When it comes to book subtitles, there are few that can rope me in faster than A Hidden Tribe, Superathletes, and the Greatest Race the World Has Never Seen. That right there is a book that I want to read and read it I did. Born to Run is ridiculously entertaining, engaging, and fascinating. Typically I would write a review for it1, but something else was on my mind as I went through this true story account of ultrarunning.
One cannot help but be drawn in by the way in which Christopher McDougall writes about running ridiculously long distances. I ran my first marathon this past spring. I plan to keep running marathons, but I also promised EA that this was far as it was going to go. No ultras. No Ironman triathlons.
Yet McDougall lays down a great case that humans were indeed made for covering great distances on foot. And reading accounts of the Tarahumara running 50 to 100 miles in the Copper Canyons of Mexico, I found myself thinking, “Wow, they just seem so free and joyous in how they do this. I wonder if I could go further.” This is in spite of the fact that at mile 23 of my first marathon, I temporarily lost my will to live2.
There is something about a radical, countercultural society that is attractive, but typically that is as far as it’s going to go: attraction. The sacrifice of becoming an ultramarathoner is great. The slackers among these people have easy runs of 20 miles. I don’t want to do that. I like my family and my bed far too much3. At the end of the day I want the benefits, the badge of honor, and whatever else comes with being able to tear off a 50 mile jaunt. But I don’t really want to actually run 50 miles.
I felt this pull to a lifestyle even more so when I read Shane Claiborne’s The Irresistible Revolution a few years back. As much as running is a part of my identity, my faith is even more deeply ingrained. What Claiborne was doing - leaving everything behind to live with the poorest of poor - made a crazy amount of sense. And I felt that tug.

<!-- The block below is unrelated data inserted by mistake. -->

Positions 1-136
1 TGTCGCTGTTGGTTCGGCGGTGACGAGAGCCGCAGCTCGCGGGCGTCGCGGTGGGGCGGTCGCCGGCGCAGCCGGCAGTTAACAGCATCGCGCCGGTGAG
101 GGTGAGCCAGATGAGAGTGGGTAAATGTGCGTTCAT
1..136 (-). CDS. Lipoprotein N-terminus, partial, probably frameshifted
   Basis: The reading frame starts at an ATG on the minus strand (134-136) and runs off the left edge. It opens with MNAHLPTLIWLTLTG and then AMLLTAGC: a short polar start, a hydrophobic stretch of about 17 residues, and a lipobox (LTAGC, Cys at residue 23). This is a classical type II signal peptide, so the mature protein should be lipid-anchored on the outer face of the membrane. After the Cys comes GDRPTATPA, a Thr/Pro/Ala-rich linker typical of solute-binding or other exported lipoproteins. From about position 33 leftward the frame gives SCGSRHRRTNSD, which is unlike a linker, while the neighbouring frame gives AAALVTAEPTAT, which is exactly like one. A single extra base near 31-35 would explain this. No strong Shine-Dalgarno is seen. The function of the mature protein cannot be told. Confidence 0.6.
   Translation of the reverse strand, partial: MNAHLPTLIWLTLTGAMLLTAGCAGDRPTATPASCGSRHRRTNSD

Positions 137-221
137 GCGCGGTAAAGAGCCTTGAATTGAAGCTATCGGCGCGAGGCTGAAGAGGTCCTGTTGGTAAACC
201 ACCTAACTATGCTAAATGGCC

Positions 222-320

The reason that I felt that tug is because I feel that tug when I read the gospels. To extend the metaphor, Jesus calls his followers not to a 5K fun run but to a life of ultramarathoning. I believe that we are saved by grace through faith, but I cannot read Matthew, Mark, Luke, or John and shake the reality that Jesus calls me to something gravely difficult. I’m attracted to that and, at the same time, it scares me to death. Love of family, bed, comfort, and whatever else throw up all sorts of barriers.
Immediately, a couple of obvious ways to deal with the gospels come to mind. One is to just Claiborne my life, go live among the poorest of the poor, bring Jesus to those that are called the “least of these” in Matthew. I believe that people are truly called to that and I think many more of us don’t take that call seriously enough.
The other obvious way is to do what we do with a lot of what Jesus said. Oh, he didn’t really want us to sell everything we have and give the money to the poor. He was being metaphorical. He was talking about the spiritual. We, myself included, try to worm our way out of things by making everything spiritual and esoteric. But again and again in the gospels, Jesus tells us he wants everything. The spiritual is great, but if we don’t give over the physical, mental, and whatever else then we’re not truly following him.
So deep in the canyons of all this, there is a third way. It is a way that recognizes the gospels for what they are: not just a feel good story that make us kind of want to aspire to a new way life but not really. The gospels are a charge for us to live in a completely new way. It is something with which we have to wrestle mightily. It is something where we have to seek out God’s calling for our lives.
For some of us that calling is going to mean moving to inner city Philadelphia. Or who knows? Maybe moving to the Copper Canyons of Mexico. For others it might mean staying in the suburbs. But wherever we are it is going to mean that we need to preach the gospel with our words and actions. It is going to mean telling others about Jesus. It is going to mean looking out for the poor. It is going to mean caring for the widow, the orphan, and the alien. It is going to mean following the way that Jesus lived.
I want to do that, but my God, that is so incredibly difficult. May God gives us the grace to step by step move toward that; to run toward that. May we run and not grow weary, walk and not faint.
- To sum it up, it’s great and you should read it. Though be warned, the language is a bit coarse at times and apparently these ultrarunners practice nothing resembling self-control in any aspect of their lives.
- Not really. But kind of.
- Lest any ultramarathoners out there somehow come across this, I’m sure that there are plenty that stay on top of their sport and spend a great amount of time with their families. I do not mean to convey that you hate your families.